On August 19, 2002, about 0900 Alaska daylight time, a tundra-tire equipped Maule M-7-235 airplane, N897M, sustained substantial damage when the right main landing gear axle broke during landing roll on rough and uneven terrain on a mountain ridge top, located about 15 miles east of Palmer, Alaska. The airplane was being operated as a visual flight rules (VFR) on-demand charter flight under Title 14, CFR Part 135, when the accident occurred. The airplane was operated by Grasshopper Aviation, Wasilla, Alaska. The certificated commercial pilot, and the two passengers, were not injured. Visual meteorological conditions prevailed, and company flight following procedures were in effect. The flight originated at the Palmer Airport, Palmer, about 0840. Use your browsers 'back' function to return to synopsisReturn to Query Page
During a telephone conversation with the National Transportation Safety Board investigator-in-charge on August 19, the pilot reported that he was landing to the north on a mountain ridge top. He said that during the landing roll, the right main landing gear axle broke allowing the right wheel to separate from the airplane. The airplane pivoted to the right, and the left wing struck the ground. The airplane sustained substantial damage to the wings and fuselage.
The airplane was retrieved from the accident site and transported to Palmer by company and insurance personnel. A Federal Aviation Administration (FAA) airworthiness inspector, Anchorage Flight Standards District Office, traveled to the operator's maintenance facility, and examined the fractured landing gear axle. The FAA inspector reported that the operator utilized a set of Schneider Fixed Penetration Wheel/Skis, model SWS-4000, during the winter time. The initial installation of the wheel/ski kit was accomplished under the FAA's Major Repair and Alteration process, FAA Form 337. The FAA inspector added that during the initial wheel/ski kit installation process, a 3/8-inch hole was drilled through the axle.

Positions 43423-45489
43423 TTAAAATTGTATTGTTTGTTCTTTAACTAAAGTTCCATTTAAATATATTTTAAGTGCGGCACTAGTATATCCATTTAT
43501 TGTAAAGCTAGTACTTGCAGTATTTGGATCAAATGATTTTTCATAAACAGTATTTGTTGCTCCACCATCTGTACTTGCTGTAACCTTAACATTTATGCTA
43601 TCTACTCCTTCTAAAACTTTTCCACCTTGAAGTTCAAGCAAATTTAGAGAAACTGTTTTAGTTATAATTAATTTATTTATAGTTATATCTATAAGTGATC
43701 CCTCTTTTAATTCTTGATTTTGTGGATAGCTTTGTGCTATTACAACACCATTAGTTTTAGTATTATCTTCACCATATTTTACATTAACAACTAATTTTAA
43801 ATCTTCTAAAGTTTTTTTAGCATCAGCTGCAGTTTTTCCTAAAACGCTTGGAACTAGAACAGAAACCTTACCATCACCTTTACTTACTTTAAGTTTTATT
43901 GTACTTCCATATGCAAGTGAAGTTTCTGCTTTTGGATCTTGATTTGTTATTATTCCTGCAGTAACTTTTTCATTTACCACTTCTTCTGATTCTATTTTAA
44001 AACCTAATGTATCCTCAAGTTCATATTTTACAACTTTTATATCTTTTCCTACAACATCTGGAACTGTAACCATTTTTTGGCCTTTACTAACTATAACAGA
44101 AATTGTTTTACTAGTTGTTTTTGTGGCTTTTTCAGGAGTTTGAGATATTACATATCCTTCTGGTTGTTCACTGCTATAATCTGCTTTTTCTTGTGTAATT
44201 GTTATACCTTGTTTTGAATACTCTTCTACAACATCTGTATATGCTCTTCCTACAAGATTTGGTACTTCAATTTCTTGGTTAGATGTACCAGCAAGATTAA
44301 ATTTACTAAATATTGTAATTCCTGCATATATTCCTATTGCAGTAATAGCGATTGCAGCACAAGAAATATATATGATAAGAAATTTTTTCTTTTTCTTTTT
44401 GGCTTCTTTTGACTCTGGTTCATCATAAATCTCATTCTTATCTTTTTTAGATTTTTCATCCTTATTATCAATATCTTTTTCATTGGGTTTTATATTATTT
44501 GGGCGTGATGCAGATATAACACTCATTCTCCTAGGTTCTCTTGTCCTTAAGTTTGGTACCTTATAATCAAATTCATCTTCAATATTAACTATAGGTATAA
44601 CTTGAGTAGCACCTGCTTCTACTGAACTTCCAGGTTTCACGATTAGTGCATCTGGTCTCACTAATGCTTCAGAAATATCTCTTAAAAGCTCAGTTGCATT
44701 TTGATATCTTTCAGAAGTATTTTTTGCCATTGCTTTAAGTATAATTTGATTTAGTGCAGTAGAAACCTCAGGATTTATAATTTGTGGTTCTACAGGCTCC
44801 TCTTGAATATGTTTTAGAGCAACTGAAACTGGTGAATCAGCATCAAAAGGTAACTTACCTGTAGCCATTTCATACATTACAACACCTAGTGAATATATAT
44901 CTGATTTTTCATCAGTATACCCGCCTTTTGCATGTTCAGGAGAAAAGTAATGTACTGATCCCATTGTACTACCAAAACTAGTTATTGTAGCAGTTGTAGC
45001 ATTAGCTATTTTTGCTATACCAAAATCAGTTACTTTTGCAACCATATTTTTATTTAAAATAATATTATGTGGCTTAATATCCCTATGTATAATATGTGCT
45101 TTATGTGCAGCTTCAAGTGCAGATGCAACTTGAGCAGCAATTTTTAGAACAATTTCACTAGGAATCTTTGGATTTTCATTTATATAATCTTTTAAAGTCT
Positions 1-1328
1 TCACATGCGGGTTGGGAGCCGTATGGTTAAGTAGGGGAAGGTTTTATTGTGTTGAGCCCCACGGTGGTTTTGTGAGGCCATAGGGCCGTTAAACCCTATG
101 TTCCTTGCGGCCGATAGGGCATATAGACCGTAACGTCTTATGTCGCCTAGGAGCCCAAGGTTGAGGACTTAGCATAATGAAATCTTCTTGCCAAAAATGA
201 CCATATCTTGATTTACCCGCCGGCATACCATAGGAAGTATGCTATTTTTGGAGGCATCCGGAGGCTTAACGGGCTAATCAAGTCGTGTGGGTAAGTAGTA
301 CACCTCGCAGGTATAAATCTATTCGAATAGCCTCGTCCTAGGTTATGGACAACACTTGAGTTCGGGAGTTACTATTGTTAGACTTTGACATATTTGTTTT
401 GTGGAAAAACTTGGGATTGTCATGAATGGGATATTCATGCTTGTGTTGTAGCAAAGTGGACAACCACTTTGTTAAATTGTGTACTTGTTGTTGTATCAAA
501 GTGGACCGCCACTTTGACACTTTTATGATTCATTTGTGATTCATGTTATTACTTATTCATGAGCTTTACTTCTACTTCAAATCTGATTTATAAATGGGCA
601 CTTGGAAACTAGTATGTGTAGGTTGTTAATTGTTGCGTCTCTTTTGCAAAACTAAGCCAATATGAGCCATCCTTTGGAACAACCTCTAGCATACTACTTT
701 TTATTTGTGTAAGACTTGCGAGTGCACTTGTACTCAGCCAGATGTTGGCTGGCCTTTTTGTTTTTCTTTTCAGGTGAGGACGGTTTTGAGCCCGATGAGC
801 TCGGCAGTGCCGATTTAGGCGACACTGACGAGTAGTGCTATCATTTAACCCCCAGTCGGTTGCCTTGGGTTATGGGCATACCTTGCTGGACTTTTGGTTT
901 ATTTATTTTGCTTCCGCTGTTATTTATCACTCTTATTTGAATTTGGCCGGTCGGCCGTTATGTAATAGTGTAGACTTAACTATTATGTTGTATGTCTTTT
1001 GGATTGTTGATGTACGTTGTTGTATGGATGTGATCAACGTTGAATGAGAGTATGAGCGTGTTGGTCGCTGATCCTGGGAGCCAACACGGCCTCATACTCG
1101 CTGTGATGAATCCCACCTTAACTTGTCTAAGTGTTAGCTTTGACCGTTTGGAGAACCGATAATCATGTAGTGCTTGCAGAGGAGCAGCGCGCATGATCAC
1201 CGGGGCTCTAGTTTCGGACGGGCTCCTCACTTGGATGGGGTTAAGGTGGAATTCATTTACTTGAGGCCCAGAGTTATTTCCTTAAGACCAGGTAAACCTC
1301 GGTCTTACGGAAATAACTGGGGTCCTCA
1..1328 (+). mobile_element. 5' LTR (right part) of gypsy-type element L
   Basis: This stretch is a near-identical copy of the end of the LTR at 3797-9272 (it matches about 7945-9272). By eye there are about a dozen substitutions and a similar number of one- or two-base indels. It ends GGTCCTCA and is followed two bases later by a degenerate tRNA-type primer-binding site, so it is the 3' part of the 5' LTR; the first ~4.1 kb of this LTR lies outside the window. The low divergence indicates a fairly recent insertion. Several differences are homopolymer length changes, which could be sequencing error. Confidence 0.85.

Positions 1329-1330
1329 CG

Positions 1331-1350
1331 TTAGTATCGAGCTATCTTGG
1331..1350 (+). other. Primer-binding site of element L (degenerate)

The FAA inspector said that a visual inspection of the fractured landing gear axle revealed the fracture trail traveled through the drilled hole in the axle. He added that there was a substantial amount of corrosion and rust within and around the fracture surface.
According to the NTSB Pilot/Operator Aircraft Accident Report (NTSB Form 6120.1) submitted by the operator, the airplane had accumulated about 2,504.5 hours in service. The operator noted that the time in service of the failed landing gear axle was about 2,500 hours in service, and the time since inspection was about 1,800 hours.